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Tuesday, July 12, 2005

The Nigerians Are Back (No Wait, That's The Swallows)

I taught a personal finance class a couple of years back. One of my students' favorite recurring features was the "Scam of the Week". This section would cover as many ripoffs I could find - from the Irish Travelers to Driveway Paving Scams.

However, I always had a soft spot for "Nigerian" scam letters. JLP at All Things Financial just got one in his email inbox:

I am contacting you to partner with me in respect of transfer of certain funds, which is being held in a floating account in my organization, Fountain Securities , in Madrid Spain. I am privileged to have full knowledge of the availability of this fund due to my function and position in the organization at present. I have to contact you because it is imperative for me have the cooperation of a foreigner to be able to transfer the fund out of my country.

This fund, was deposited by Mr. George Martins, who died in 1994 without leaving any information of any next of kin to inherit the fund. The account therefore has not been operated since his death.

The total amount involved is Fifteen Million American Dollars. My name is ####### ######. I would give the details of the transfer process if I receive your response and am convinced that you are willing and dependable to carry out the transaction with me in absolute confidentiality. We have to establish mutual trust such that it will be glaring to both parties that we could work with open mind. On transfer of the fund into your account, your share would be 35% of the total sum while the rest part would be for me and I intend to invest the major part of my share in your country with your assistance.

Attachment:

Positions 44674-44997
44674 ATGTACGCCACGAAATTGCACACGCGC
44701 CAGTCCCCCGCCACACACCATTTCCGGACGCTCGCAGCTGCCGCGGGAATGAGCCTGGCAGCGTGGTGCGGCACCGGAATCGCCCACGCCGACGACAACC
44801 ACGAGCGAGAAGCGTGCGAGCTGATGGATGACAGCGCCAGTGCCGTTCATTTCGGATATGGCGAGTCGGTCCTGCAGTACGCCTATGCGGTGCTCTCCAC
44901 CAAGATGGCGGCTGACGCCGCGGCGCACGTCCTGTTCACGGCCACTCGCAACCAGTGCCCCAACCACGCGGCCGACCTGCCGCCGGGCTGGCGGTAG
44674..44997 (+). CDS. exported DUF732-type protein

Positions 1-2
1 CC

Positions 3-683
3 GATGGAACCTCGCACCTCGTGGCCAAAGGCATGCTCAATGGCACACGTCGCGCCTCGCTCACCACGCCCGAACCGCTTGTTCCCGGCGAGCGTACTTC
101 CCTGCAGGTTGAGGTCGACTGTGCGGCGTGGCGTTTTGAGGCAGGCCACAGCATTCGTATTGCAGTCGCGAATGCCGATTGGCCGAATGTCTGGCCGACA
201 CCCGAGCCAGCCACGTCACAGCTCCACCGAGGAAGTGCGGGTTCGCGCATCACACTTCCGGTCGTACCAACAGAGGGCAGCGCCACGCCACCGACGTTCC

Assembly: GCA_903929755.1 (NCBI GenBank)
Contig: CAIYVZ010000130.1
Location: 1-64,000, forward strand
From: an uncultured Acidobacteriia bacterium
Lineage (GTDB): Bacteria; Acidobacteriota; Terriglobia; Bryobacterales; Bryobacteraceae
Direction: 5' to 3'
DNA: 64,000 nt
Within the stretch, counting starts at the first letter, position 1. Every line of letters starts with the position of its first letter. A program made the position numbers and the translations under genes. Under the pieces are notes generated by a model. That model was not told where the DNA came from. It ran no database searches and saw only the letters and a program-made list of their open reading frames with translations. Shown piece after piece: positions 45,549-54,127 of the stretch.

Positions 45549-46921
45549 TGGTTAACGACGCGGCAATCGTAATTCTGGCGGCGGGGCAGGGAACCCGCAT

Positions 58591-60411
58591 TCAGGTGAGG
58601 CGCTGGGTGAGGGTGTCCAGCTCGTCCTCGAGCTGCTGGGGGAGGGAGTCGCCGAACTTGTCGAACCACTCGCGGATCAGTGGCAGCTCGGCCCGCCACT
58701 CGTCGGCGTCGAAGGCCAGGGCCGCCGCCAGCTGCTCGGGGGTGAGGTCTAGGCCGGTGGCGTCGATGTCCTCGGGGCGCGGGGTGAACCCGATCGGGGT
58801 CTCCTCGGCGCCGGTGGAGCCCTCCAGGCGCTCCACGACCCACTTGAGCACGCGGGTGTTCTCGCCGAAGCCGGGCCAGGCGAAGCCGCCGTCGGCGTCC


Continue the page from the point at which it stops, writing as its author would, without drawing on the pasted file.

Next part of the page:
I would appreciate if you could respond to me on my more private mail: #########@k.ro. Kindly state your telephone number so that I could call you.
This is an example of what's often called an "Advance Fee Fraud" or "419" scam. The practice of referring to these types of scams as "419s" comes from the fact that the overwhelming majority of them seem to come from Nigeria (the "419" refers to the Nigerian Penal code section dealing with these scams).

We used to keep a pool in one of my old offices as to who would get the first 419 email each year or semester. Hence the title of this post - the Nigerian scam letters return to my inbox each year just like the swallows return to Capistrano.

For more information on 419 scams, the Secret Service has an advisory alert here

For a much more creative (and humorous) approach, check out the gang at www.419eater.com. These folks do their best to "Scam the Scammers" - they figure that the more time they can make scammers waste on them, the less time the scammers have to spend on other people. Check out their "scam baiting hints and tips" page.

For my all-time favorite scambaiter story, "The Order of the Red Breast", click here (scroll down to the section titled "war paint"). I don't know if it's for real or not, but it's a pretty funny story regardless.

Update: here's a timely article from Yahoo! news: Nigeria jails woman in $242 million email fraud case (hat tip to Powerline for the link)

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